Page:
ntegration within the EU is far less than that within the US; trade between US states is two to three times higher than trade between EU Member States. Decision-making is often fragmented and ineffective. The lack of a European patent means that patenting an idea in the EU is 10 times more expensive than in the United States. EU Member States operate under a common trade policy, but their trade orientation and performance vary considerably. In areas such as agriculture the EU remains highly protectionist. “By and large EU leaders have failed to convey the relevance of the European project to rising generations in a new world. One result of this failure is that the EU itself is not a coherent competitor, but rather an often-ragged community of solidarity composed of an ever-more disparate group of European countries. Too often its sum is less than its parts”3.
In order to improve the state of the EU and make it successful, the book set out eight priorities and recommendations:
- Get the recovery right.
- Boost productivity to drive overall growth.
- Complete the Single Market.
- Break the link between wealth production and resource consumption by promoting energy efficiency and renewable energies.
- Innovate by investing massively in Research & Development.
- Power its people by creating a pan-European talent strategy.
- Become a critical hub in the G20 word.
- And last but not least, awaken“the Europe’s sleeping giant”: the services sector.
Indeed, the services sector is the “EU’s biggest untapped source of jobs and economic growth. The EU is the world’s largest regional trader in services. The EU15 almost quadrupled their services trade balance over the past decade; the EU has a trade surplus in services with almost every world region. Services account for 70% of Europe’s output, but just 23% of Europe’s trade: there is room to grow. If the EU Services Directive were fully implemented, it could deliver more than 600,000 new jobs and economic gains ranging between €60-140 billion, representing a growth potential of at least 0.6-1.5% of GDP. It should also be extended to financial services, health, employment and social services. The EU should do more to capitalize fully on it strengths in trade and foreign direct investment in services”4.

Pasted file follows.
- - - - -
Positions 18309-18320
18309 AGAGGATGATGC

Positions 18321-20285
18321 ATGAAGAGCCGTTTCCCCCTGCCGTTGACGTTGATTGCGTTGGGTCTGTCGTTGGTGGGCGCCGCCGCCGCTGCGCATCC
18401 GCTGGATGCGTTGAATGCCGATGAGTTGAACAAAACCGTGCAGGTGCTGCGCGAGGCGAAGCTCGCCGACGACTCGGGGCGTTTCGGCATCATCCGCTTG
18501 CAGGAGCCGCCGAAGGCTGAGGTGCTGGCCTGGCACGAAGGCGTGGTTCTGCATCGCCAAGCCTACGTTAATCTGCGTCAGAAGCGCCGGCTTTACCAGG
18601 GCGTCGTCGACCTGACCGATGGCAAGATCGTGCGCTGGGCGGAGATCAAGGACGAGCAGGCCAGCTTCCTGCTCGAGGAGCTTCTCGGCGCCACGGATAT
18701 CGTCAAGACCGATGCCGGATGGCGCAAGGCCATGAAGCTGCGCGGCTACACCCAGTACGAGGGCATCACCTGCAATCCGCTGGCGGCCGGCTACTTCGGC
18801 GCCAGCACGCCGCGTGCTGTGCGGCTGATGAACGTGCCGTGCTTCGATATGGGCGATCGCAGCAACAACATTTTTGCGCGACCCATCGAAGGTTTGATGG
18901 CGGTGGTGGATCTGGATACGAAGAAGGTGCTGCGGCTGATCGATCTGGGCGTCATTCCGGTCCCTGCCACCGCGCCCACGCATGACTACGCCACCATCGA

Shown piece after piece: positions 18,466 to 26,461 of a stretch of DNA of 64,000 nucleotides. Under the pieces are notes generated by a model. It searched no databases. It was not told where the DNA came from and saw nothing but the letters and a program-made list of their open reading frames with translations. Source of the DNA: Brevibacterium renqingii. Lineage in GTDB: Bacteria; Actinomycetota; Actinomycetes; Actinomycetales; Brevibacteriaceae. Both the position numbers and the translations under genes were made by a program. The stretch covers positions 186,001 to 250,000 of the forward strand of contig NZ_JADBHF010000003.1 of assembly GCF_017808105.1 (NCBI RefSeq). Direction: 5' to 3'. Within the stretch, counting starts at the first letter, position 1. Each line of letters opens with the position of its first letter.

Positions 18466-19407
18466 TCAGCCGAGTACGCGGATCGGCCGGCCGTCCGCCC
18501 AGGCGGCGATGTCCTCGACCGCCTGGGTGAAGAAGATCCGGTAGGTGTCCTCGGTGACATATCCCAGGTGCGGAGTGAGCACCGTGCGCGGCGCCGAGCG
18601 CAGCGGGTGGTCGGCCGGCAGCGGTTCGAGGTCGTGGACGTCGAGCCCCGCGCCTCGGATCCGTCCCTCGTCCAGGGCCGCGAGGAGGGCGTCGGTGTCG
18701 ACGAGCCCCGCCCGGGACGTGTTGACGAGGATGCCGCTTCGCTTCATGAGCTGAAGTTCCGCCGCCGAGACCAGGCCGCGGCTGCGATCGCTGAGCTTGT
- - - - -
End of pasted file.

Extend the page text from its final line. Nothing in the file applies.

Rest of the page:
To conclude, in his book Daniel Hamilton estimates that the European Union has a decade to “win the future” as Barack Obama phrased the same challenge faced by the US5. If, in the meantime, the EU is not able to do so, the resulting strains could challenge its construction. Policymakers urgently need to fix the financial system and advance fiscal austerity without undermining the EU’s fragile return to growth. The EU must raise its productivity, if it is to deal with its demographic challenges and sustain its social welfare model. Failure to do so will mean a period of low or no growth, which is likely to generate greater domestic and intra-EU conflicts while leaving the EU behind in a world of high-growth competitors.
1 Executive Summary, p. 1.
2 Interview from Daniel Hamilton in Europost, “Europe is falling short of talent”, Brussels, March 12, 2011.
3 Cf. Executive Summary.
4 Interview from Daniel Hamilton in Europost, Brussels, op.cit.
5 Quotation from the European Voice, in “Can Europe win the future?”, March 16, 2011.